New probes have been launched into the deaths or serious injury of three Wigan children, it has emerged.
And investigators have halted the publication into a report on a fourth fatality or casualty at an undisclosed location in the borough in March 2015.
Wigan’s safeguarding children board (SCB) has confirmed investigations are ongoing, concerning three other separate incidents in July and October 2016 and last March.
The decision to launch reviews in all three of the later cases was taken at critical incident panel briefings and the Wigan board then notified a national panel of their intentions.
An independent author has been appointed in the case of the October 2016 and March 2017 incidents but one has yet to be appointed for the July 2016 matter.
In the oldest case, about a youngster referred to only as Child H, the circumstances of the alert, any criticisms of public agencies involved and any lessons to be learned will remain a secret, under the direction of the National Serious Case Review Panel. The other three reports will be published but, as is almost always the case, the child’s anonymity will be preserved.
Dr Paul Kingston, independent chairman of Wigan SCB, said: “The board commissioned the serious case review and requested permission for the report to remain anonymous. This was a process of providing evidence for consideration by the National Serious Case Review Panel, they endorsed this request in August 2017. As with all case reviews, the recommendations from the serious case review will be fully implemented under the guidance and governance of Wigan SCB.”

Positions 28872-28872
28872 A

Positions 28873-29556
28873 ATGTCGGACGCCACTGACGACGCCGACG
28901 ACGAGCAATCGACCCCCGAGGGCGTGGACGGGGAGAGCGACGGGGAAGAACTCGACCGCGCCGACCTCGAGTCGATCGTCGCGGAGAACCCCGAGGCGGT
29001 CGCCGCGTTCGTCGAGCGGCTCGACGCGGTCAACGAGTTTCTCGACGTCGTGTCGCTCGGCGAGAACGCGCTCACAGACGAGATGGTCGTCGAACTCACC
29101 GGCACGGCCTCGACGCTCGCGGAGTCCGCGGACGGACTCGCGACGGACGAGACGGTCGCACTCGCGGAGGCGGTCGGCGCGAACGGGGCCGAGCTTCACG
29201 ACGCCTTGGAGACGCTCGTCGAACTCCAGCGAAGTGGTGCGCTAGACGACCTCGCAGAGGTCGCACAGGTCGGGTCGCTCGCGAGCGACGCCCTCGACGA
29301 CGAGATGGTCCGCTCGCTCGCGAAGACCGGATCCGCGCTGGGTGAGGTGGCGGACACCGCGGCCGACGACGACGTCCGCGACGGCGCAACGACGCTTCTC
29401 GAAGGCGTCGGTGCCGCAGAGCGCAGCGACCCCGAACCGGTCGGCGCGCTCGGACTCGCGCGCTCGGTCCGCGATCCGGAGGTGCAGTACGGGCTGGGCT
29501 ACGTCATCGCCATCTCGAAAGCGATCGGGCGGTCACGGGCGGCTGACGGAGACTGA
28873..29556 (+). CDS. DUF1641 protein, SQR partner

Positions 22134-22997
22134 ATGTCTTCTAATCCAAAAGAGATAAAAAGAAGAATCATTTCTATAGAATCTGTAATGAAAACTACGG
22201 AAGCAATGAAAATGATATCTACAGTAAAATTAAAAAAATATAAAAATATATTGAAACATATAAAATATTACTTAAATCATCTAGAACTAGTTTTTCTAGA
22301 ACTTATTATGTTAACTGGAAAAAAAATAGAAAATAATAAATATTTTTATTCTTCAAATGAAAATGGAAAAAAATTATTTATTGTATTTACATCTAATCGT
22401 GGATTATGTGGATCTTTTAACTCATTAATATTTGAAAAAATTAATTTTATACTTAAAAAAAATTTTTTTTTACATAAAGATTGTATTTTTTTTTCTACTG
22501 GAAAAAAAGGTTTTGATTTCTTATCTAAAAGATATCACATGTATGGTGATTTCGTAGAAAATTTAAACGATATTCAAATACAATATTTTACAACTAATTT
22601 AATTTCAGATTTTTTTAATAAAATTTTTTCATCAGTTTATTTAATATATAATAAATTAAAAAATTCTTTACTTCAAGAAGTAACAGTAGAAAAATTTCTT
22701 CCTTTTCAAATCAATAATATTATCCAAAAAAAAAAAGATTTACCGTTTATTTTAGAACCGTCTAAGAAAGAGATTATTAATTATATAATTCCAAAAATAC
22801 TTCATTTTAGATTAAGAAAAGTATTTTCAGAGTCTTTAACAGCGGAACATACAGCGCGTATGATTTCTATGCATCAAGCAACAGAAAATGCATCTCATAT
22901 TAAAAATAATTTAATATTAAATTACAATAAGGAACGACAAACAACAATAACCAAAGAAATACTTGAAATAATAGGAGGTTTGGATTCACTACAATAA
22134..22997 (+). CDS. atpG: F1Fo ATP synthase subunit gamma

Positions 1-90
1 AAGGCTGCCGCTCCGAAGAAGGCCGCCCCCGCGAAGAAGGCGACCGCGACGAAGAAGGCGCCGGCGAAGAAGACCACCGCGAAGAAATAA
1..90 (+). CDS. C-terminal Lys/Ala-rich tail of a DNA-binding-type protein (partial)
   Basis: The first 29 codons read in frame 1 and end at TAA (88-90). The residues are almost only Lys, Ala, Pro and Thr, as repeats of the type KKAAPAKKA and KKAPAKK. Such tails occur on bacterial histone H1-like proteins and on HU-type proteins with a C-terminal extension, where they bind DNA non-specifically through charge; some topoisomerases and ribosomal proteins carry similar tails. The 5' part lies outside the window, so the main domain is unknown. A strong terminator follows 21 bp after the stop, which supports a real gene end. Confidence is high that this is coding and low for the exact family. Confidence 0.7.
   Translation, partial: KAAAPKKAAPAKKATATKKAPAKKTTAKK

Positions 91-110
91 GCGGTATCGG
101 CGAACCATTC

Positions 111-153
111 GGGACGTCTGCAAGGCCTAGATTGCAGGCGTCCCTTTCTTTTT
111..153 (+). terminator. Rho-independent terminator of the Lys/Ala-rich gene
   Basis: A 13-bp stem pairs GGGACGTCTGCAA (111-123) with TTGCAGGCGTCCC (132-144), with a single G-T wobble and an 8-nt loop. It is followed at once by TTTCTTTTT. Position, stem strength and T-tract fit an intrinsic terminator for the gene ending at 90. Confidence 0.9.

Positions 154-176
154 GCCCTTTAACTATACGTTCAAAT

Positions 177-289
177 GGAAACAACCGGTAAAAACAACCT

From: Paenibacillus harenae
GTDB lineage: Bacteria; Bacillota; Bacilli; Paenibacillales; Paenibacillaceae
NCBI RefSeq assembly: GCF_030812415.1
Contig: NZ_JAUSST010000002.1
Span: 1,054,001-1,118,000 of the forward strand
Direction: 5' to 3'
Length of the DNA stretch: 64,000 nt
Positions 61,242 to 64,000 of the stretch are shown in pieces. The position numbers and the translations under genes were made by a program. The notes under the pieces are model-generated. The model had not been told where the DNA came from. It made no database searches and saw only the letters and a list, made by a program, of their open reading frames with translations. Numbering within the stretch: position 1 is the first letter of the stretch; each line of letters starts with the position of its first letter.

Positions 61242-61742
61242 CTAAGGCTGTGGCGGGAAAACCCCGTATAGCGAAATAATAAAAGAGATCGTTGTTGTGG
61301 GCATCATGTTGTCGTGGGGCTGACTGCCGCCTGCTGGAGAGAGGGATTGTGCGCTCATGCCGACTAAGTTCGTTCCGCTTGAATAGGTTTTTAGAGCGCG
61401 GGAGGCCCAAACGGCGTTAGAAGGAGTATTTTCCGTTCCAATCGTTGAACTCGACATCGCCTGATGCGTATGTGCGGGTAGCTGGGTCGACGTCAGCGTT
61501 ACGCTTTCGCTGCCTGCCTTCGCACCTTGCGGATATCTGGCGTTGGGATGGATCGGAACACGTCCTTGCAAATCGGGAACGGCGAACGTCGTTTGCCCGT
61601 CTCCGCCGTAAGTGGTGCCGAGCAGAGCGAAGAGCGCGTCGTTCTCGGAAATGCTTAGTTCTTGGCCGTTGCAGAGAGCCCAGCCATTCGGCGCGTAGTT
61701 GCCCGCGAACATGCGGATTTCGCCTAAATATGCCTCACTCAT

The reviews can be redacted for a number of reasons, including upcoming criminal proceedings and the impact on individuals and families, or family law cases, though no reason has been cited in this instance.
The last serious case review to be published in Wigan was in August 2016, detailing the physical and sexual abuse of two siblings at the hands of their stepfather between September 1997 and February 2014.
Police and social services were criticised for not recognising several risk factors for the pair, including their mother beginning a relationship with a Wigan man, in 2003, who had already been implicated in the abuse of a six-month-old baby.
Report author Sue Hyde said: “The voices of Child F and Child G were effectively ignored or not believed on some occasions.”
Before then a serious case review in 2015 was called following the death of a seven-week-old baby boy in Wigan in 2013 and was found to have a number of broken ribs. Several agencies were involved in supervising the parents, each suspected of having learning difficulties, but warning signs regarding domestic abuse and a failure to engage with professionals went unheeded.